Combining Stone, Moss and Water in Substance
Events
Subscribe:  iCal  |  Google Calendar
NY 11222 US   18, Jun — 21, Jun
Utrecht NL   29, Jun — 30, Jun
Brighton GB   10, Jul — 13, Jul
Brighton GB   10, Jul — 13, Jul
Cambridge GB   13, Jul — 17, Jul
Latest comments
by Vaidas
39 min ago

Technically, the artist needs to (and does) credit the author of the artwork he referenced and only mention what and where from the character is. Given that, this is a 3d/gaming/technical thingie-ma-jibs website that does not (and probably shouldn't really) reflect on the circumstance of the character itself, but concentrate on creation and techniques used in creation. The name of the character is referenced, but nowhere on the original art the name Sam Riegel is mentioned. As much as critter community is nice and welcoming, this part of "CREDIT THIS OR CREDIT THAT" irritates me. IMHO, Credit is given where credit is due. This 3d model was made with learning purposes only, whereas the original art is being sold. Instead of commenting "GIVE CREDIT" comment "COOL ART OF SAM'S CHARACTER" or "GREAT CRITICAL ROLE ART". All that said, this is an amazing rendition of the original artwork of the character of critical role. As a critter, I love both this piece and the idea of other critter being so talented! Peace, a member of the wonderful critter family.

by Amy
4 hours ago

You need to make it clear that this is an interpretation of someone else’s character and credit them (Sam Reigel, from Critical Role).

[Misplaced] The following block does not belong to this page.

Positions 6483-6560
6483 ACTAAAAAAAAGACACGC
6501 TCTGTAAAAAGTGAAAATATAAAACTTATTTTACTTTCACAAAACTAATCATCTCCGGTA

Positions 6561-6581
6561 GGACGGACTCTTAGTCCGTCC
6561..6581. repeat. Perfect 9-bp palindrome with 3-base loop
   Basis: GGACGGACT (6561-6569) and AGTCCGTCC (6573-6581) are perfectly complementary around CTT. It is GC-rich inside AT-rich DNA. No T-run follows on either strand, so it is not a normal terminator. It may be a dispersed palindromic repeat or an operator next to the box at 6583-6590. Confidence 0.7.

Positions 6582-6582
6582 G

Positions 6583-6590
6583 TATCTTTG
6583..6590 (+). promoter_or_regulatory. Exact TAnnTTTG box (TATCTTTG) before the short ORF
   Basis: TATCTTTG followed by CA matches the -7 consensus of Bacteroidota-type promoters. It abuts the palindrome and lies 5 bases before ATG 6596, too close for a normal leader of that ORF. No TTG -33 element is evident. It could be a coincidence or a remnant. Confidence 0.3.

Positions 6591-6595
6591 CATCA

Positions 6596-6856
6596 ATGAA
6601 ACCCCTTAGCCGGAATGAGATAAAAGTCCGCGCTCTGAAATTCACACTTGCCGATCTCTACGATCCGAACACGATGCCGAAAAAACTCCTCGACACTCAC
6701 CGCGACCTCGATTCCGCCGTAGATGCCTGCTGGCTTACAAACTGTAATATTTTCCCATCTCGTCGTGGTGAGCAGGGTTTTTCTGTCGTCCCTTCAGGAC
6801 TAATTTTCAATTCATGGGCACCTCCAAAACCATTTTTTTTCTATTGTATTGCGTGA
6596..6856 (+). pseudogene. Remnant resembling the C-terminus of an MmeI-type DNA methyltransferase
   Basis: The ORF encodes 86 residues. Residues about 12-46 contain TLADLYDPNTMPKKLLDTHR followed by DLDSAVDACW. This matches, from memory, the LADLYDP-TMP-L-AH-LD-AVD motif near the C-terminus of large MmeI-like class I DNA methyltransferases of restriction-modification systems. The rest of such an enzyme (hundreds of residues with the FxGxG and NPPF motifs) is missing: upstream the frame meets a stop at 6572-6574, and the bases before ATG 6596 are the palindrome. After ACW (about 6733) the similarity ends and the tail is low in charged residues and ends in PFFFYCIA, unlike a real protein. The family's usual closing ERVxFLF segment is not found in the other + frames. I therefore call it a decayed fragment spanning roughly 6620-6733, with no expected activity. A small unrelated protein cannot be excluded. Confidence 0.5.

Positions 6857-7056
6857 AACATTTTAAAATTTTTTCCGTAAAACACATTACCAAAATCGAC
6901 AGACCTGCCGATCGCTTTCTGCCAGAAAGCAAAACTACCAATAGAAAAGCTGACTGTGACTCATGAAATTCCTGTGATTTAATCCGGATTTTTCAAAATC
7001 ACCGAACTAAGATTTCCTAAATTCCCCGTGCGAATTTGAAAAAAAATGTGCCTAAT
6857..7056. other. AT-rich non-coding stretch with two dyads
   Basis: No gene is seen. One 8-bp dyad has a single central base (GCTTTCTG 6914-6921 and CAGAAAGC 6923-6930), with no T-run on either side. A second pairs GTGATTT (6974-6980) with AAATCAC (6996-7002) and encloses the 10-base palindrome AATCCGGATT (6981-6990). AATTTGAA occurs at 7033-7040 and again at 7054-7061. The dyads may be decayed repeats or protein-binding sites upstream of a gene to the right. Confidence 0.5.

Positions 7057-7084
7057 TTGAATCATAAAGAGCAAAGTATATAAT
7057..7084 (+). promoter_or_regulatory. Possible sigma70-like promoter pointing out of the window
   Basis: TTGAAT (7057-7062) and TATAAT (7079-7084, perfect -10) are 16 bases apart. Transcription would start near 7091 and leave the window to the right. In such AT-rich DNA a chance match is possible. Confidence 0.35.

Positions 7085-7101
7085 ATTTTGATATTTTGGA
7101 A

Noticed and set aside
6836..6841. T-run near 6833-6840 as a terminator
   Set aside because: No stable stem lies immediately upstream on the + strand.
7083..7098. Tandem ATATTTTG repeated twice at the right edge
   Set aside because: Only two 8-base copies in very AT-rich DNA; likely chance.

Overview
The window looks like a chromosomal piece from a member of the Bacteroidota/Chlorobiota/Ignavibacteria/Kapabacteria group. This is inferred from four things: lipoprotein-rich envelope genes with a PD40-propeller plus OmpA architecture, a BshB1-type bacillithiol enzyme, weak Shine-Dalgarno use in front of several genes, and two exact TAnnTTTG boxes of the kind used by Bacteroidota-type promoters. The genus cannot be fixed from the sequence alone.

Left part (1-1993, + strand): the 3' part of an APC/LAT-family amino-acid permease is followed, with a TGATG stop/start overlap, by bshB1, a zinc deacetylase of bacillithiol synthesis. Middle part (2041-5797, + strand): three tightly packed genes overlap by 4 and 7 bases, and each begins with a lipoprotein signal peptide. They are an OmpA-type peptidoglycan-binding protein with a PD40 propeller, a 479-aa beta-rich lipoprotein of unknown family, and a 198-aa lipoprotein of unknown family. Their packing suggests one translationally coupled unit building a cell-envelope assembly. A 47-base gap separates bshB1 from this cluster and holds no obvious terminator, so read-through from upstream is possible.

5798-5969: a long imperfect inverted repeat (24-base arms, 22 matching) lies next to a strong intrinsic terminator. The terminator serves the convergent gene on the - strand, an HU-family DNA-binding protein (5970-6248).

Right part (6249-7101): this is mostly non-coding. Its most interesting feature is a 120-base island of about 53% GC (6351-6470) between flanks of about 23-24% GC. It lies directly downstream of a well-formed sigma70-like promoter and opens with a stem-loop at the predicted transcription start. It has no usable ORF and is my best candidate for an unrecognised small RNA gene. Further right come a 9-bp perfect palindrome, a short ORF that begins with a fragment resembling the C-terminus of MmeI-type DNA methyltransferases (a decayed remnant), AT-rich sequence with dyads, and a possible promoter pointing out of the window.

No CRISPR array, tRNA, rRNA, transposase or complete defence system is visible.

by Amy
4 hours ago

As great as this is, it’s not actually “your character” so you should really credit Sam Reigel of Critical Role who created this character, and make it clear this is your interpretation of it, because you make it sound like it was all your idea.

Combining Stone, Moss and Water in Substance
8 December, 2017
Interview
Materials

SungJun Kang did a little breakdown of his Substance Designer project, talking about the way he created the stones, dirt and other elements of the material.

Introduction

Hello. My name is SungJun Kang. I was born in South Korea, and I am currently working on Environment Art. I have worked on various online game projects for both PC and mobile, we still do not have any titles released from the company yet. This makes me really sad. When I was in college, I majored product design. At the same time, I was interested in 3D Art, so I attended a CG school nearby for almost a year. I continued to study through Youtube and books even after I graduated from the college. Now, I am studying online from the learning materials released from the organization named “BALCHAGI”, which is a company located in California. The company, based on many years of experience and extensive know-how, specializes educating both domestic and foreign CG/IT developers in movie/game industry.